There’s something about summer that just screams fruits and veggies. Some of our favorites are in-season during the summer – corn, zucchini, berries, you name it – and we find that produce simply tastes better this time of year (and that totally makes sense, as it’s so much fresher).
Many gardeners also reap the benefits of their plot throughout the summer, enjoying every last drop of planted goodness as the season goes on. Growing a garden in your back yard (particularly an organic one) is one of the most environmentally friendly ways to eat; the food doesn’t need to use resources and energy to travel to you, thereby reducing the impact your appetite has on the earth.
As we know well up here in New England, there comes a time when this fresh summer produce comes to a startling halt. The transition from summer to fall creeps up slowly, with the shortening of daylight, and suddenly we’re headed to the apple orchards to pick the seasonal produce there, rather than in our gardens, which will now sleep for months on end.
If your kitchen is teeming with garden-fresh produce from the days of summer, you aren’t alone. Home gardens oftentimes grow more fruits and veggies than a family can consume. Luckily, there are some easy ways to preserve some of that produce and save it for the next few months – the taste of summer doesn’t have to end quite yet!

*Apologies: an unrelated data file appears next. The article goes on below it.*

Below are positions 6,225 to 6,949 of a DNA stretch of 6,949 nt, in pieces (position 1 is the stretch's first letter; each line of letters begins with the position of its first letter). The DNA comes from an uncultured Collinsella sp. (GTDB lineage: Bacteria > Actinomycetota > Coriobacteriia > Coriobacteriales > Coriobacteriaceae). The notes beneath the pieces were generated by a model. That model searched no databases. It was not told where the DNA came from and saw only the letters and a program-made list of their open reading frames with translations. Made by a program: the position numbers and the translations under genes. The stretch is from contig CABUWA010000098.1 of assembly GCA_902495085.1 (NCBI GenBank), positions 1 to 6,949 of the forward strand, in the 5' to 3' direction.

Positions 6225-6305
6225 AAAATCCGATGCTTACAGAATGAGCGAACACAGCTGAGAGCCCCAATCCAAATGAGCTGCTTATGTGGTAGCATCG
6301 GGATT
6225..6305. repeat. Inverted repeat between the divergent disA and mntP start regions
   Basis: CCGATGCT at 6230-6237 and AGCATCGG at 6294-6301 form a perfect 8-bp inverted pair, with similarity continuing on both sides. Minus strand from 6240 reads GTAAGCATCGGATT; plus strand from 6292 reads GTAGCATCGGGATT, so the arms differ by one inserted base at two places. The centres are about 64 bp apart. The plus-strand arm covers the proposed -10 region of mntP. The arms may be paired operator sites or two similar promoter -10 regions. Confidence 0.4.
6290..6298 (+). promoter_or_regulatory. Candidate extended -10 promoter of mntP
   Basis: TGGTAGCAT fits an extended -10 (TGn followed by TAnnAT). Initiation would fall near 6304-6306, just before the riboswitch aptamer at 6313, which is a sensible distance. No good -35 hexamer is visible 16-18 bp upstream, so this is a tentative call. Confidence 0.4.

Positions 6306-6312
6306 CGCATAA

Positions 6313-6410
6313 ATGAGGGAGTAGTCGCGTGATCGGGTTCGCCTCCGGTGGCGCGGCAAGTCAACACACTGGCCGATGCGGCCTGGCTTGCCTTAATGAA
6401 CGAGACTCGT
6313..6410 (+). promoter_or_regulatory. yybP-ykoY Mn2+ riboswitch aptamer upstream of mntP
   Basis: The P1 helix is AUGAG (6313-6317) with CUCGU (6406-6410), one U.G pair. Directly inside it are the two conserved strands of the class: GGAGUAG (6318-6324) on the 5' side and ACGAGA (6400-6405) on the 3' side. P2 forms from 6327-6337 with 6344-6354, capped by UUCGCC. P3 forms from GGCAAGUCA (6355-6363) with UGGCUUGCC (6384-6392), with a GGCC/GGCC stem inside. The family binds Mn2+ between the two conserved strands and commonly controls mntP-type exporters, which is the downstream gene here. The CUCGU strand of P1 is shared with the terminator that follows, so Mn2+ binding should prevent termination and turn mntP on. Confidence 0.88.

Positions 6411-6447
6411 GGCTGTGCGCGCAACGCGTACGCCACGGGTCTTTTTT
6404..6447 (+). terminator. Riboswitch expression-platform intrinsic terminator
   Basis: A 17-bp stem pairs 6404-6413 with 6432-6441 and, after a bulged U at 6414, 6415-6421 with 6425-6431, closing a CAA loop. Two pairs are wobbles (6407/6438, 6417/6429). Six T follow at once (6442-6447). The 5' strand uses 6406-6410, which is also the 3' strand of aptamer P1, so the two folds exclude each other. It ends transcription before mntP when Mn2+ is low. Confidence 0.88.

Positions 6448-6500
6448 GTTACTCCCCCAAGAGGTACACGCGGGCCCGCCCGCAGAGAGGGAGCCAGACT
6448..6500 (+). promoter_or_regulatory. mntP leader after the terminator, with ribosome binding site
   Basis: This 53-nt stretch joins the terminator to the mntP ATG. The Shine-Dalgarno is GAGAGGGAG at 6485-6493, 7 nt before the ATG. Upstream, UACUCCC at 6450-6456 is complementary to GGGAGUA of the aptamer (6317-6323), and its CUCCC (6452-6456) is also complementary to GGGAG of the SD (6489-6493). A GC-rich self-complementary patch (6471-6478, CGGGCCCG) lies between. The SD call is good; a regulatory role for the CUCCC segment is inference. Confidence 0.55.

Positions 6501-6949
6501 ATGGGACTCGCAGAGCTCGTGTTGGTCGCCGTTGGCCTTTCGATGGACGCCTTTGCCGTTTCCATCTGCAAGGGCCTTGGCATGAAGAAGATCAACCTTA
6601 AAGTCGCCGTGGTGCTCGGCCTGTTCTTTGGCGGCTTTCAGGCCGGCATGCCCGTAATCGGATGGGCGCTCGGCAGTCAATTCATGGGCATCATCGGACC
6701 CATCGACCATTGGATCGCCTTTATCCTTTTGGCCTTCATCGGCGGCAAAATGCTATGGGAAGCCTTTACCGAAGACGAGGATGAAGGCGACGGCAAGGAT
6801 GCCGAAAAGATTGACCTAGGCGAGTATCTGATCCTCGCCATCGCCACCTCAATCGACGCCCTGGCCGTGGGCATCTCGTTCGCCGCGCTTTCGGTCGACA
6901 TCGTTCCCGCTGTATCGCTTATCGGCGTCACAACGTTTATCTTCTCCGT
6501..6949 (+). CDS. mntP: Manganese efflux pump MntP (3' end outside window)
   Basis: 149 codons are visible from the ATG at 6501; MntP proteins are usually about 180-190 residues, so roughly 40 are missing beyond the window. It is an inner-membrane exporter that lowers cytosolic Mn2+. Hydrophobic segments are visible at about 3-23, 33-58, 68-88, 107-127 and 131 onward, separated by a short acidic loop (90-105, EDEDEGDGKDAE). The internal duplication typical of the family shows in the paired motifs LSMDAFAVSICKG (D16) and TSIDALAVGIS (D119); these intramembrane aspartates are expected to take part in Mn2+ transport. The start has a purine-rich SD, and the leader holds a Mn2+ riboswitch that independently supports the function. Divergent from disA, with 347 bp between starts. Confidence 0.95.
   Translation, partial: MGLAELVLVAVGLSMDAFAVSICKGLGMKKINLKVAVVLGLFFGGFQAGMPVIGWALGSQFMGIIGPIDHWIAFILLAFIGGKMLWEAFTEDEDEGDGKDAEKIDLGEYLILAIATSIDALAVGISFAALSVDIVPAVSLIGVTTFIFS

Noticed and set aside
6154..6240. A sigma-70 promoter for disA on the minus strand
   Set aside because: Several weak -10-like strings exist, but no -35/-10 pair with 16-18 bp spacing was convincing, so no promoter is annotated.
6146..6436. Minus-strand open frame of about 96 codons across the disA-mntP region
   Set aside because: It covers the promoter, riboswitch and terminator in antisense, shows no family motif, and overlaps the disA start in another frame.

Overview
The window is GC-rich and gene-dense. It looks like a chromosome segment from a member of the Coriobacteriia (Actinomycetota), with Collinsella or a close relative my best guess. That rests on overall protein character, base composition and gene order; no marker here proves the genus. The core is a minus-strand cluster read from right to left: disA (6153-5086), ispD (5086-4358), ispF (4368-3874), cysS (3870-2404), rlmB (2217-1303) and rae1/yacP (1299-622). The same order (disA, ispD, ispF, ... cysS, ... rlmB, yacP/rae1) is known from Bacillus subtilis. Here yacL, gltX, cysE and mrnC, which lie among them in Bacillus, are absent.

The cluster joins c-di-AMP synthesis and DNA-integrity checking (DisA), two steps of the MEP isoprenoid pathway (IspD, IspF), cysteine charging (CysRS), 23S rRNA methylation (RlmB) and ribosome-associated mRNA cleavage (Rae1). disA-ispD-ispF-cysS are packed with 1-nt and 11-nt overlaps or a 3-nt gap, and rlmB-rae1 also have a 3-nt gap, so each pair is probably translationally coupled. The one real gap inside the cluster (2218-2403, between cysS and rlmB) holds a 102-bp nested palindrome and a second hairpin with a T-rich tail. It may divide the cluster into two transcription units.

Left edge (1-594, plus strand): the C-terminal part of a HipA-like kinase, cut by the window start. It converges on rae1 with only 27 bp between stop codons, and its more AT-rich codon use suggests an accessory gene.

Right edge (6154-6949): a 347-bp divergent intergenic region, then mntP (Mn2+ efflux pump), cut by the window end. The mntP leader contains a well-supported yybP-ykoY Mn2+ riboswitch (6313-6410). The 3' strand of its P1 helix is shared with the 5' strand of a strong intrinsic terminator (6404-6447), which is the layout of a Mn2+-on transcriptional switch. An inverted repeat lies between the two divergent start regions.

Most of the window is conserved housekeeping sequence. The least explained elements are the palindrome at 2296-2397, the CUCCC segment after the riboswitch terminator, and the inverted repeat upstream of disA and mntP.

And no, we’re not just referring to cucumbers. Pickling is super easy, and is a process that works well on a wide variety of veggies. The basic recipe for pickling is this: veggies + vinegar + salt + sugar + spices. Chop the veggies, boil the other four ingredients together, and place all the ingredients in an air-tight jar. This technique preserves veggies for two months or more. Enjoy your produce all the way into November!
Grab your favorite summer drink flavors – strawberry, cucumber, raspberry – and place it in your alcohol of choice for about three months. Come winter, you’ll have a summertime concoction that instantly brings you back to sunny days on the beach. Even better, infusing allows you to choose exactly how much sugar you add to your alcoholic beverages. Say goodbye to sugar-and-calorie-laden drinks, and substitute the natural stuff!
Fermentation is all about microbiology; small bacteria interact with our food to bring out the flavor in all of our favorite summer veggies. Start with an easy ferment – like sauerkraut or kimchi – and move up from there. Many health fanatics tout the benefits of fermented foods; yogurt is one of the only foods popular in American culture that still contains live microorganisms (good bacteria) that benefit your gut. Fermented foods may just be the answer to your belly woes… and the process does a great job of preserving food.
An easy way to deliciously preserve your favorite summer fruits, making your own jam has an added benefit: controlling your own sugar intake. Many store-bought jams are filled with the sweet stuff, way too much than the toast-topping actually needs. Whipping up your own allows you to control the sugar, and savor the natural sweetness of summer fruits. A quick jam will last for around 10 days in an air-tight container, but to preserve longer, go the canning route.
How do you preserve summer produce?